• "Spanish hackers have been showing off their latest car-hacking creation; a circuit board using untraceable, off-the-shelf parts worth $20 that can give wireless access to the car's controls while it's on the road... the smartphone-sized device can be plugged in under some vehicles, or inside the bonnet of other models, and give the hackers remote access to control systems.

    That's like saying I can get wireless access to your server, provided you let me have physical access first so I can plug in my wireless NIC.

    • To be fair, you don't keep your server in your driveway. Or maybe you do? :)

      I don't know how easy it is to find the connector though. In theory, cars should be able to tell if external devices are connected.

      • "To be fair, you don't keep your server in your driveway. Or maybe you do? :)"

        With the temperatures we have in Montreal, it would make a hell of an overclock...

  • What company directs 25% of its users to a partially-working, not-ready-for-production website? Please realize that Beta will not have the features that we want, because it goes against Dice's plans for Slashdot. To their advertisers, Dice presents Slashdot as a "Social Media for B2B Technology" [slashdotmedia.com] platform. B2B - that's the reason Beta looks like a generic wordpress-based news site. A large precentage of the current userbase might be in IT, but /. is most certainly not a B2B site.

    Nevertheless, Dice is despera

    • by dcollins (135727)

      Mod this up.

    • What is $6.3 million of goodwill, anyway?

      • by Anonymous Coward

        "Goodwill" is an accounting term for the amount paid for the purchase of a company above the total value of the physical parts of the company. It's the premium one pays for the "name value".

        For example, a bakery buying the "Hostess" brand name would buying "goodwill", since the brand name has no tangible value.

        "Writing down" the goodwill means admitting that it isn't worth what they paid for it, either because they paid too much or because they did silo etching to make it less valuable.

        Dice apparently is gu

    • I have expected Dice to kill slashdot ever since I heard that they bought it because I cannot imagine anyway to make slashdot a profit center. The best I can see is for it to do is to pay for itself and perhaps a little bit more, but not enough return to justify it to the accountants. I think if I was in Dice management I could make a case for it on the basis of the good will it generates and the ability to data mine it to predict technology trends (the only reason to actually capture user information in th
  • Just imagine all the chemical and physics hacks you can do once gain access to a car's hardware!

    • Yeah, I've heard you can hack the tires to no longer hold air, by using a tool as simple as a knife! And what's worse, you need not even access to the inner parts of the car. The vulnerable part is right on the surface!

      I've also heard that cars get regularly hacked by martens. This includes quite dangerous hacks like killing the brakes.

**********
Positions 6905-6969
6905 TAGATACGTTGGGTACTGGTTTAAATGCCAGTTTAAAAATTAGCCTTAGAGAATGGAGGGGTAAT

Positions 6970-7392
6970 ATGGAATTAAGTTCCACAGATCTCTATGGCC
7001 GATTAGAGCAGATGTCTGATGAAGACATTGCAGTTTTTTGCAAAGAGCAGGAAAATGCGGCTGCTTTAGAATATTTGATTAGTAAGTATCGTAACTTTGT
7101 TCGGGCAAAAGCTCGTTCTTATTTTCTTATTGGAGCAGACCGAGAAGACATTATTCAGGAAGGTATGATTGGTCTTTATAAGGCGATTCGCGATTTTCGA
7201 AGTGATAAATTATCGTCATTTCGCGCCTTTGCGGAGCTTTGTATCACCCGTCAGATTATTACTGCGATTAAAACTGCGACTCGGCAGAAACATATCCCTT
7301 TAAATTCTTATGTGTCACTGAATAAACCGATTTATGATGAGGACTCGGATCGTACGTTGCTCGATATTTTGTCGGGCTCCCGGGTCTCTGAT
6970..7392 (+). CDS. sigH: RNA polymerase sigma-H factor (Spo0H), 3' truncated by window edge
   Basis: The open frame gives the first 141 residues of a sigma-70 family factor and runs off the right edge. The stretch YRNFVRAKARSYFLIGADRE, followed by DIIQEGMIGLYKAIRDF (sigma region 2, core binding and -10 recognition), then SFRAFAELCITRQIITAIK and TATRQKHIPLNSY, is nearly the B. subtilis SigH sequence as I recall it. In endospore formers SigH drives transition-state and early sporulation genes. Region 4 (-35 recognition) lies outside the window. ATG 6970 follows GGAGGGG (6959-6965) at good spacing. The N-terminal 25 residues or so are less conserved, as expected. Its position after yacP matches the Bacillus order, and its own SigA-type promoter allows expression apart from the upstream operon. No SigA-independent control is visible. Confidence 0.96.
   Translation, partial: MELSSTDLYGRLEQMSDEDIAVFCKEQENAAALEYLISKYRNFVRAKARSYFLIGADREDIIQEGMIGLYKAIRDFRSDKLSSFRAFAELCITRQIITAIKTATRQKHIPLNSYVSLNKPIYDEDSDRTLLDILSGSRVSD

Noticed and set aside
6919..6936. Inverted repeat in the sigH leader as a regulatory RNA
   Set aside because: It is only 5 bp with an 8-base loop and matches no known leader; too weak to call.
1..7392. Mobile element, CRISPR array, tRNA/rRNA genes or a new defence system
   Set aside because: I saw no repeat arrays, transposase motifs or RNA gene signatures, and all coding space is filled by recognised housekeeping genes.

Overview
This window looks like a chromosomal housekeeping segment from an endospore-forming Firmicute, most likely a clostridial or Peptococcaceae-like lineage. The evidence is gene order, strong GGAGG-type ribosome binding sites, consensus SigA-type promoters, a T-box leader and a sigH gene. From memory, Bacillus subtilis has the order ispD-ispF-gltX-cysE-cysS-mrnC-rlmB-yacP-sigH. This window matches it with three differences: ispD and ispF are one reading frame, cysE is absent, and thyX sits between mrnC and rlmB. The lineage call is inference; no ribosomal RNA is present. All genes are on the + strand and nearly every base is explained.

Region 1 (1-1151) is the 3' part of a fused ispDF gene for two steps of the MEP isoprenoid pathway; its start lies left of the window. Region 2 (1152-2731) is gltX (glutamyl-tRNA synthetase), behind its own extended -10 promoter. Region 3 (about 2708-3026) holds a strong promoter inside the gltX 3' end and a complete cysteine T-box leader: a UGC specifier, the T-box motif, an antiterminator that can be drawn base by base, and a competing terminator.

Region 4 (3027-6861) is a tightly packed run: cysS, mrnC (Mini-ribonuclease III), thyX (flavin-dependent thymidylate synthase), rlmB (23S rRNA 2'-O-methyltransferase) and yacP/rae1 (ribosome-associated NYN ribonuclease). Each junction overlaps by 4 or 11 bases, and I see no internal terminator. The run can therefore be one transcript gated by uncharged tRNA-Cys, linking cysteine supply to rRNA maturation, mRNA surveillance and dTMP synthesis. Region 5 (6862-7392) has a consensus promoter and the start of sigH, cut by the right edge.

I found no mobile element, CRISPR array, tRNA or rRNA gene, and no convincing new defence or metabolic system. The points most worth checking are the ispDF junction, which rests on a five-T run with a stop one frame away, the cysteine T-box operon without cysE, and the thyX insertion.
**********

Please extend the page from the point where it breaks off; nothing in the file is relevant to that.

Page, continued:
• by sumdumass (711423)

        lol.. That reminds me of a situation about 20 years ago or so. Locked the keys in the car in the middle of nowhere and hacked the door lock with a rock through the window.

  • by Anonymous Coward

    Seems my comment is a reaction to the useless Slashdot-Beta.

  • I'm really not too worried about it, so long as any wireless connectivity is secured.

    Old cars had zilch for security. Wanted to take off with it? On really old cars, just cut and twist a few wires, cross two more momentarily, and you're off. Not even a column lock to get in the way.

    More recent cars? Hmm, prior to electronic keys (and keys with resistor values, i.e., GM ignition keys), slide-hammer the ignition and use a screwdriver to turn it, or if the column under the dash is acceptable, just pull and jum

  • I will type a line and hit return here: And then type another line. I will now type a paragraph HTML command here:

    And then type another line, followed by another paragraph code here:

    This will prove to myself whether or not Beta, in all of it's innovative wonder, will finally allow Slashdot to recognise a return command.

    That is all.

  • Wait, someone can control something by physically plugging something into a control port designed for that purpose?

    It's a neat trick, but if the bad guy has physical access, it doesn't take a wireless dongle in the CAN port to mess shit up...

  • Am I the only one that thinks car manufacturers reactions to these "hacks" is just going to be heavy DRM on the bus, more nickel-and-diming for unlocking features, and more expensive parts because third parties are locked out because of the DMCA?

    Right now in agriculture, everything is quite proprietary on the bus, but having it free and open would be a huge boon. There is no DRM at this time, but the protocols themselves are closely guarded secrets. In an ideal world, one companies' GPS receiver should wo

  • Hackers hacked into home networks using off-the-shelf cheap ethernet cables, by plugging those into ethernet ports of home routers.
  • After Richard Clarke, fmr. national security advistor to bush jr. amd clinton, publicly brought up the concern that journalist Hastings was murdered, the trolls insisted that such control over a car wasn't possible. Well, here you go. If these guys can rig up a car, you bet your ass the feds can.
  • I'll take care of the squealing, wretched, pinhead puppets of Gotham!

"Look! There! Evil!.. pure and simple, total evil from the Eighth Dimension!" -- Buckaroo Banzai